Monday, August 27th, marks the 28th anniversary of the death of guitar-great Stevie Ray Vaughan.
If you're saying, "Who?," for shame, y'all! I'm speaking of the uber-talented blues/rock guitarist and singer who almost single-handedly breathed life back into the corpse of The Blues in the 1980's, all the while giving props and resurgence to the original black bluesmen, many of whom were still alive and embarked on second or even third careers, just by virtue of Vaughan's unending respect for them and constant word-of-mouth praise.
Stevie Ray Vaughan was a true Dallas maverick, whose time was up far too soon.
Just minutes after midnight on August 27, 1990, at the Alpine Valley Music Theatre in East Troy, Wisconsin, Vaughan was killed in the crash of a Bell Jet Ranger helicopter, along with pilot Jeff Brown and three men from the entourage of Eric Clapton.
He was just 35 years old.
Stevie had just finished playing an epic closing set with his brother, Jimmie, and Buddy Guy, Eric Clapton and Robert Cray. Their final song was Sweet Home Chicago, where the musicians were headed after the concert, some by limo and the others via three choppers awaiting them on the venue's helipad.
Jimmie Vaughan had a seat on the fated chopper, but Stevie asked him for it; he wanted to get back to Chicago to see his girlfriend and figured it'd be faster than a limo. Jimmie acquiesced. Minutes later, the chopper, at full throttle, slammed into the side of a 300-ft ski hill, killing instantly all on board.
It had been extremely hot and humid the day of the crash, and the inside windshields of the helicopters kept fogging up, to the point that Buddy Guy (in another of the choppers), frightened, kept wiping the windshield with a cloth before takeoff and almost left the craft.
Ultimately, the accident report stated that pilot error was to blame; the chopper never rose near the altitude needed to clear the ski hill. In fact, pilot Brown had crashed before in the identical model helicopter.
The tragedy ended the career of one of the most influential guitarists of his time, who was at the precipice of full-on stardom, with the highly-anticipated September, 1990 release of the album, Family Style, that Stevie had recorded with brother Jimmie.
Stephen Ray Vaughan grew up in the tough Dallas neighborhood of Oak Cliff, notorious for being where Lee Harvey Oswald gunned down Dallas motorcycle officer J.D. Tippit, the same day Oswald allegedly assassinated JFK. Stevie grew up in the shadow of his older brother, Jimmie, who, by his teens, was a local blues guitar phenom himself. He eventually pirated one of Jimmie's guitars and taught himself to play, mostly his beloved blues and Hendrix. Jimmie eventually moved to Austin and Stevie soon followed.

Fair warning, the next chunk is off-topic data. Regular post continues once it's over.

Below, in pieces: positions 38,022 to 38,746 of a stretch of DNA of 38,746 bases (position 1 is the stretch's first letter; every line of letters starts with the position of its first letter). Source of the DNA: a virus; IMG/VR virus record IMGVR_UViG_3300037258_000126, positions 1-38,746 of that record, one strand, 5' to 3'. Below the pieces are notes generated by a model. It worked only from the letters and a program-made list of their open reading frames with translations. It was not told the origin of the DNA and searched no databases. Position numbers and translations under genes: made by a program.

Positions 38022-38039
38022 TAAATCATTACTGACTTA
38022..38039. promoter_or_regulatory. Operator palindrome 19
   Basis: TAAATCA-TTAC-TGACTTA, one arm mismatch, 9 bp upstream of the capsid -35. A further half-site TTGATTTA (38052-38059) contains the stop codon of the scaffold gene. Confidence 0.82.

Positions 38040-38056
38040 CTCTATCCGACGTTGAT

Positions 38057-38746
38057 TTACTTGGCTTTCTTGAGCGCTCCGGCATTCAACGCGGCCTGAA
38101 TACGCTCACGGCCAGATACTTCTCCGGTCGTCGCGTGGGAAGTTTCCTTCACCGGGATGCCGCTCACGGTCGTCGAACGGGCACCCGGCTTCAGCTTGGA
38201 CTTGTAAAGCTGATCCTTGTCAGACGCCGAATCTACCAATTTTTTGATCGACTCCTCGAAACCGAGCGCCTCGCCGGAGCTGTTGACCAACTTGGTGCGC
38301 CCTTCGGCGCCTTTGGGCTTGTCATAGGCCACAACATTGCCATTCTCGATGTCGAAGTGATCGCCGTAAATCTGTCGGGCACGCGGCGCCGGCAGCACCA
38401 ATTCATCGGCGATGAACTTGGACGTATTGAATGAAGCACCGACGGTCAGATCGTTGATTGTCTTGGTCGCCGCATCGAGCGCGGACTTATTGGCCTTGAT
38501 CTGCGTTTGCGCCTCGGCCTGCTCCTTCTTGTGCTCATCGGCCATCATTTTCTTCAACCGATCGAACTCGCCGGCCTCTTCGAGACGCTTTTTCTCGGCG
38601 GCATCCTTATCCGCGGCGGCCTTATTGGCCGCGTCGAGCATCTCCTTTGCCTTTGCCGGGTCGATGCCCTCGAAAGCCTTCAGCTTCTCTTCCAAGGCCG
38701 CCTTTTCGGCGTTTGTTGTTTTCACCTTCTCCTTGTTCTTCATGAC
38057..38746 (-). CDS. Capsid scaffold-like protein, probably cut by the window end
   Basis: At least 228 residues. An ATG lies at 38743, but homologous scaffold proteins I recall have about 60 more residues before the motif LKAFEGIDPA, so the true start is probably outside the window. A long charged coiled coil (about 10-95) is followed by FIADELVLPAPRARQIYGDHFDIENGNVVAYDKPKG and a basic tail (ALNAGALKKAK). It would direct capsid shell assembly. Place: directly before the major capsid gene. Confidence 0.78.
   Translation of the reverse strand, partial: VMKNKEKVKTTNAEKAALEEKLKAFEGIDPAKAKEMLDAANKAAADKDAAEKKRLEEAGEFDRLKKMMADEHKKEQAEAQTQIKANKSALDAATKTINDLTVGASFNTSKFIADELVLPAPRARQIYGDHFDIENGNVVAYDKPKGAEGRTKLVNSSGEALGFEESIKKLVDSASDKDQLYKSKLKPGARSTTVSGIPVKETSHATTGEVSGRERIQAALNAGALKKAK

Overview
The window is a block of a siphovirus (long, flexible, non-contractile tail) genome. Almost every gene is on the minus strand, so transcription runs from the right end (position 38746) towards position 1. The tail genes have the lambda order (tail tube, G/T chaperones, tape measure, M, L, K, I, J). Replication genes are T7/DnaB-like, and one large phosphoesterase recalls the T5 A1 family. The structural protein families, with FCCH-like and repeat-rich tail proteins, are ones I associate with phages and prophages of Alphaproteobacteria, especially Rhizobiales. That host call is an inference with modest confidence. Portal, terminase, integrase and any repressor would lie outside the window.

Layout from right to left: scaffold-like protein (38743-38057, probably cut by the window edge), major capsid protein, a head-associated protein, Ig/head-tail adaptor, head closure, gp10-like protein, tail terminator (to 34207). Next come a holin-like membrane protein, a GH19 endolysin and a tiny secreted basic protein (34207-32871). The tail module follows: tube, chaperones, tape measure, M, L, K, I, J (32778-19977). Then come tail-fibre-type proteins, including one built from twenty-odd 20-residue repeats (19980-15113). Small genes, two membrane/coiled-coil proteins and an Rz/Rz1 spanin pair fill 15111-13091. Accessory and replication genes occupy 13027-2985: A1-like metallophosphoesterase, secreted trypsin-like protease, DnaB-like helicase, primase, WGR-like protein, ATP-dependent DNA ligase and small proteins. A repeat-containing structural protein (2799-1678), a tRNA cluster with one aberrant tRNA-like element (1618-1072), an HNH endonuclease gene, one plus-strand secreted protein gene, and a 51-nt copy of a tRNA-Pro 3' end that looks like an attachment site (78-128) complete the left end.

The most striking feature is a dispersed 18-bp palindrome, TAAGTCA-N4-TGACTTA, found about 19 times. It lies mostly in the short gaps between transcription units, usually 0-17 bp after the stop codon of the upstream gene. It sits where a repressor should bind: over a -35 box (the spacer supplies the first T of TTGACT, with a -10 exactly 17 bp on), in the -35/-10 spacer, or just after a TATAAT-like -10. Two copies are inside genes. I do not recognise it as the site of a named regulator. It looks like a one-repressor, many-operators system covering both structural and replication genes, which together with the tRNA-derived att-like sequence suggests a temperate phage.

Diametrically-opposed to the disco craze, the 1970's Austin blues scene was thriving; while still in his teens, Stevie was playing in clubs with blues giants, Albert King, Hubert Sumlin and Muddy Waters amongst them. He formed his own bands, eventually assembling Double Trouble, named after a song by Chicago bluesman Otis Rush. Drummer Chris Layton, bassist Tommy Shannon and keyboard man Reese Wynans were all blues vets and as good as it gets, and together with SRV, they recorded many award-winning albums and performed the world-over.
In the mid-1980s, SRV's long years of drink and cocaine abuse nearly killed him; he collapsed, hemmorhaging on a London street, ending up in rehab in Georgia. It saved his life, but sadly, he enjoyed only four years' sobriety before he was killed. To his great credit, in that time, he became an AA-sponsor to many, famous and not, quietly helping them become sober.
Stevie Ray Vaughan long has been one of my absolute favorite players. I saw him many times, and each time his power, finesse and incredible tone never ceased to amaze me. I've seen Buddy Guy, two Kings - Albert and BB, Otis Rush, Jeff Beck, Eric Clapton, Jimmy Page, Carlos Santana, Mark Knopfler. Greats, all.
But with the exception, perhaps, of Chicago's brilliant Terry Kath, Stevie Ray Vaughan was the finest musician I've ever seen.
The older blues players loved him because he always paid them their due, and he was of great influence to so many young musicians who came after him.
Yes, there are myriad other truly fine players. But none with the exact combination of Stevie's fire, fury and soul. In the almost 30 years since his death, no one can touch him.
He was a freakin' force of nature.
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